Its not completely unlikely. You put your faith in a band of latex only
0.07 millimeters thick — the quest for a “natural feel” has whittled some condoms
down to 0.05 — and hope that the thing holds up. But your protection can fail.
In fact, two of every 100 condoms have broken in tests, and studies prove that
Jimmy Hats fall off 5 percent of the time and “slip” 13 percent. If you’re a woman
and you’ve ever found yourself in this position, talk about anticlimax. Panic,
fear and dread take turns punching you in the solar plexus. Before 1999, maybe
you said a few Hail Marys and prayed to the Lord, but after that year, women were
given an alternative: Plan B, also referred to tenderly as “the morning-after
pill” and available with a prescription in the United States.
Plan B works to prevent pregnancy, not terminate it. But you need to get your hands on some within 72 hours or the emergency contraception won’t work. The problem is that many doctors don’t have weekend office hours. Even Planned Parenthood has a two-week wait list. And so Barr Laboratories, the company that makes it, asked the Food and Drug Administration in 2003 to allow the pill to be sold over the counter.Last year, an expert advisory board reviewed the medical and statistical data and decided 23-4 that the pill could be sold safely without a prescription. But the FDA sent the application back, seeking more information on how increased availability would affect teens. Barr recommended allowing nonprescription sales only to women over 17; younger teens would still need to see a doctor.Apparently still not satisfied, then–FDA Commissioner Lester M. Crawford in August indefinitely suspended any decision regarding Plan B. His announcement ignited a series of resignations, starting with that of Susan F. Wood, former assistant FDA commissioner for women’s health and director of the Office of Women’s Health. Wood, whose job description at the FDA was to “be a champion for women’s health,” stated in her letter of resignation last month: “I have spent the last 15 years working to ensure that science informs good health-policy decisions. I can no longer serve as staff when scientific and clinical evidence, fully evaluated and recommended for approval by the professional staff here, has been overruled.”In late September, Crawford handed in his own resignation, after just two months on the job. Senators Hillary Rodham Clinton (D-N.Y.) and Patty Murray (D-Wash.) had lifted a hold on Crawford’s Senate confirmation vote after he promised the Plan B debate would be settled by September 1. Clinton issued this statement: “The FDA has a real opportunity to restore its battered reputation and nominate a leader with vision and drive to ensure that the FDA upholds its gold standard of drug regulation.” In the meantime, President Bush asked Andrew von Eschenbach, director of the National Cancer Institute, to serve as acting commissioner.The resignations continue. Last Thursday, Dr. Frank Davidoff, a member of the FDA’s Nonprescription Drugs Advisory Committee, which voted to approve Plan B for nonprescription status back in 2003, resigned from his role as a consultant, saying, “There wasn’t any observable scientific or procedural reason for them to first decline and then further delay the decision. I had to make the inference this was a decision that was made on the basis of political pressure.”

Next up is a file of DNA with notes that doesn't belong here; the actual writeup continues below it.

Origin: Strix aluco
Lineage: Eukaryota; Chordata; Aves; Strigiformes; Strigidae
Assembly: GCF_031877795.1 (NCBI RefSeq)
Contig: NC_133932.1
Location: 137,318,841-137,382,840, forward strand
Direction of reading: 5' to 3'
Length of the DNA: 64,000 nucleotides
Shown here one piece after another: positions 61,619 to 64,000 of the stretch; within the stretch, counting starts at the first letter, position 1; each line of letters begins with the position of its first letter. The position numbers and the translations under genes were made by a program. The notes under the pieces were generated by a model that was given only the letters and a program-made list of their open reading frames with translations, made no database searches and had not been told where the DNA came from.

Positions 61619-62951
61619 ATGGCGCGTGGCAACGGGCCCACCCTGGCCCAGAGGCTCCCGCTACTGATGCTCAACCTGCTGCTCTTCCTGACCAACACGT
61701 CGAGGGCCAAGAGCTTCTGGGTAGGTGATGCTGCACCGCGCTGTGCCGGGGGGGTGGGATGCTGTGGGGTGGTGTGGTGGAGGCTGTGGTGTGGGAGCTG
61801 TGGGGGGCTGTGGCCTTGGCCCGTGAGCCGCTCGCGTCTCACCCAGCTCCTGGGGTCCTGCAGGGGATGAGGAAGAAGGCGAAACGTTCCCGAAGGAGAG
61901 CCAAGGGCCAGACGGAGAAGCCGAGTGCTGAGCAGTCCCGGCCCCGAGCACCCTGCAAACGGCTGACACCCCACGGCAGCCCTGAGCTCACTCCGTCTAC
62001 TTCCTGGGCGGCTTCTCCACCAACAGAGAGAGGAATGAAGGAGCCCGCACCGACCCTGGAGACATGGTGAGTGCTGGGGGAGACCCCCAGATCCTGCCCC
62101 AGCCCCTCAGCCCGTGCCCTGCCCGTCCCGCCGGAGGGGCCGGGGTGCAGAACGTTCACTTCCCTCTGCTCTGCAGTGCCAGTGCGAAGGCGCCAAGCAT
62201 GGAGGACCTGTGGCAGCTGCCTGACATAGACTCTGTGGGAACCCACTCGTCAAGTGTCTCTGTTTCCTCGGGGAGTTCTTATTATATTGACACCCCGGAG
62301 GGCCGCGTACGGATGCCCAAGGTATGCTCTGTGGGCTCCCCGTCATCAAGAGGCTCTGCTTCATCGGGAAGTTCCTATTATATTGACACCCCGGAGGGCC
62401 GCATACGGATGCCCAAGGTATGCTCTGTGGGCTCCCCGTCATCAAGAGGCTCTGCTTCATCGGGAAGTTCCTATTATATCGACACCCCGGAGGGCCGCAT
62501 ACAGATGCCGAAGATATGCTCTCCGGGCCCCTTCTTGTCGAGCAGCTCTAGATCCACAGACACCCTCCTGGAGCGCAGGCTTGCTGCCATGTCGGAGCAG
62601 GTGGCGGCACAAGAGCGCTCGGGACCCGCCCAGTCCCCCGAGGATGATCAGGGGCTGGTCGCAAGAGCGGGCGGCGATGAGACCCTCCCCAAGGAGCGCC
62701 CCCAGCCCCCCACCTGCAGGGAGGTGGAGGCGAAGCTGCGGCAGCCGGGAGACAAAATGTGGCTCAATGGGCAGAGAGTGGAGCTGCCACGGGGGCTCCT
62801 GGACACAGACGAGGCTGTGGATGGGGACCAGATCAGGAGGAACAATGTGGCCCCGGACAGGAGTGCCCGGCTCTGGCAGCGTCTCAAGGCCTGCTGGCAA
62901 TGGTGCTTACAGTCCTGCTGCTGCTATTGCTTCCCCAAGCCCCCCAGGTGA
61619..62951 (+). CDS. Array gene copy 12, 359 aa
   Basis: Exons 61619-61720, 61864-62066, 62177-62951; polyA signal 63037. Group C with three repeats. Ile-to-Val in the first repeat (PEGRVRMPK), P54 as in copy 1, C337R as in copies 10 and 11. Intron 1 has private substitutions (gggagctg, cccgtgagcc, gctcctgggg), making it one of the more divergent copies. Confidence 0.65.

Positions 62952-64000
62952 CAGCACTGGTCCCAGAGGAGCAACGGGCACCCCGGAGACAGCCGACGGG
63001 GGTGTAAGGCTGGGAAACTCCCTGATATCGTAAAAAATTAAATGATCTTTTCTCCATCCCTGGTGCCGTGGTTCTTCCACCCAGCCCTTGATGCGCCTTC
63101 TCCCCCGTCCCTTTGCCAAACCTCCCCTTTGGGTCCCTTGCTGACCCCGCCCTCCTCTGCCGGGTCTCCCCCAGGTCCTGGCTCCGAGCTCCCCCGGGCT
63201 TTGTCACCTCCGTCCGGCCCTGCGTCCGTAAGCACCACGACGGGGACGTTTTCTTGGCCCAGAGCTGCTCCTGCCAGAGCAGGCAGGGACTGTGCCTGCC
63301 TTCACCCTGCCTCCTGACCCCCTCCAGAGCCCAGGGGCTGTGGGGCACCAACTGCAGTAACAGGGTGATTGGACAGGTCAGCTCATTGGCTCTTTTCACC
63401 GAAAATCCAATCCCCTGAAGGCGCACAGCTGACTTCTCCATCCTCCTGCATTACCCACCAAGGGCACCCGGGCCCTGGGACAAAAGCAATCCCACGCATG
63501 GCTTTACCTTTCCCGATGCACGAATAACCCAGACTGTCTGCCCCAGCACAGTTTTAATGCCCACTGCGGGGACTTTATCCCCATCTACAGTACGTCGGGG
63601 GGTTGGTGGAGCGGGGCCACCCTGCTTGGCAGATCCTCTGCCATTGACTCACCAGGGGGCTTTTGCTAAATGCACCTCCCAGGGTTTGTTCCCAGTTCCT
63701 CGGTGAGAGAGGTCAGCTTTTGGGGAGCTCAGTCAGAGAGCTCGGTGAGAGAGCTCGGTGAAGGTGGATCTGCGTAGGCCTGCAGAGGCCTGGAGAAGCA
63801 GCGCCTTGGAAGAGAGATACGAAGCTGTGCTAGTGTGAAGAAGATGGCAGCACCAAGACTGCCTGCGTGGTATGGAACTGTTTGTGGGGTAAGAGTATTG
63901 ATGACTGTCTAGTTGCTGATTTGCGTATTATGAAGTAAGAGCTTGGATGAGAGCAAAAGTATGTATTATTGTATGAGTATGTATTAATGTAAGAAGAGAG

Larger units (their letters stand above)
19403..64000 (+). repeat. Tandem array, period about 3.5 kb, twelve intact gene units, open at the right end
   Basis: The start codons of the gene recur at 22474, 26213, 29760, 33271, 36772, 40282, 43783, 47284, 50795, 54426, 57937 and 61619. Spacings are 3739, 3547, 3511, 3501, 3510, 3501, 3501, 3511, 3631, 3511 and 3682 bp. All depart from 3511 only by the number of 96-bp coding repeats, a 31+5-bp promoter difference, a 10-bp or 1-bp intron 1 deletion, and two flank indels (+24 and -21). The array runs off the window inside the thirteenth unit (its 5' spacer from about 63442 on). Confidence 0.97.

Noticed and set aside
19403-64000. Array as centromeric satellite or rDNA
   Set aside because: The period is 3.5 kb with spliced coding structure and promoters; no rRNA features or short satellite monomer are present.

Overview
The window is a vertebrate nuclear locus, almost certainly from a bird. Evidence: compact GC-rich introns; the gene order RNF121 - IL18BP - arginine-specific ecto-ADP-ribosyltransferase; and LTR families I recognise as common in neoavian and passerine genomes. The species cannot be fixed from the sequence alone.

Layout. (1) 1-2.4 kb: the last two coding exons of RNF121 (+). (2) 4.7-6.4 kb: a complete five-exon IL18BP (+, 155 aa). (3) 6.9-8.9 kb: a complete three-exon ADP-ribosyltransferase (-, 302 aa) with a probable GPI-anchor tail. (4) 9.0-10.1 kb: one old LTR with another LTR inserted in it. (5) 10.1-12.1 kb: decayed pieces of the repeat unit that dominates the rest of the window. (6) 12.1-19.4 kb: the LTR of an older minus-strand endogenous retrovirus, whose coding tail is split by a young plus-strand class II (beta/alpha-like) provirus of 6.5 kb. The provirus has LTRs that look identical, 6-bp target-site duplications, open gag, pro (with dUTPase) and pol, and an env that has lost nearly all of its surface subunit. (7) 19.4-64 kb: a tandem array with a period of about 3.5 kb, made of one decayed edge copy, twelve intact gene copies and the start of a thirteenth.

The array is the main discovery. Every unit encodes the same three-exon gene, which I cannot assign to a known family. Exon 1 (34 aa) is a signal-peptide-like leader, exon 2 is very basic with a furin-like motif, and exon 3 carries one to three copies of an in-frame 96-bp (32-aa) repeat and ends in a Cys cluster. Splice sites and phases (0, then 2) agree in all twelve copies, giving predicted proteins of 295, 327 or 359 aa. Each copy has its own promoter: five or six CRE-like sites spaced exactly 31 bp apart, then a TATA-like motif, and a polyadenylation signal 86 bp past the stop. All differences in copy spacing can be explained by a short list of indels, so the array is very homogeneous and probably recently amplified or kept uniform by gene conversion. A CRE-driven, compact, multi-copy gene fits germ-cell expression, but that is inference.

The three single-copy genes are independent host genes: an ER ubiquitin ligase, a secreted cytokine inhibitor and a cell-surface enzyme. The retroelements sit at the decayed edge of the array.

Plan B’s fate still waits in the wings. Until then, we can always dig out the
prayer books.

LA Weekly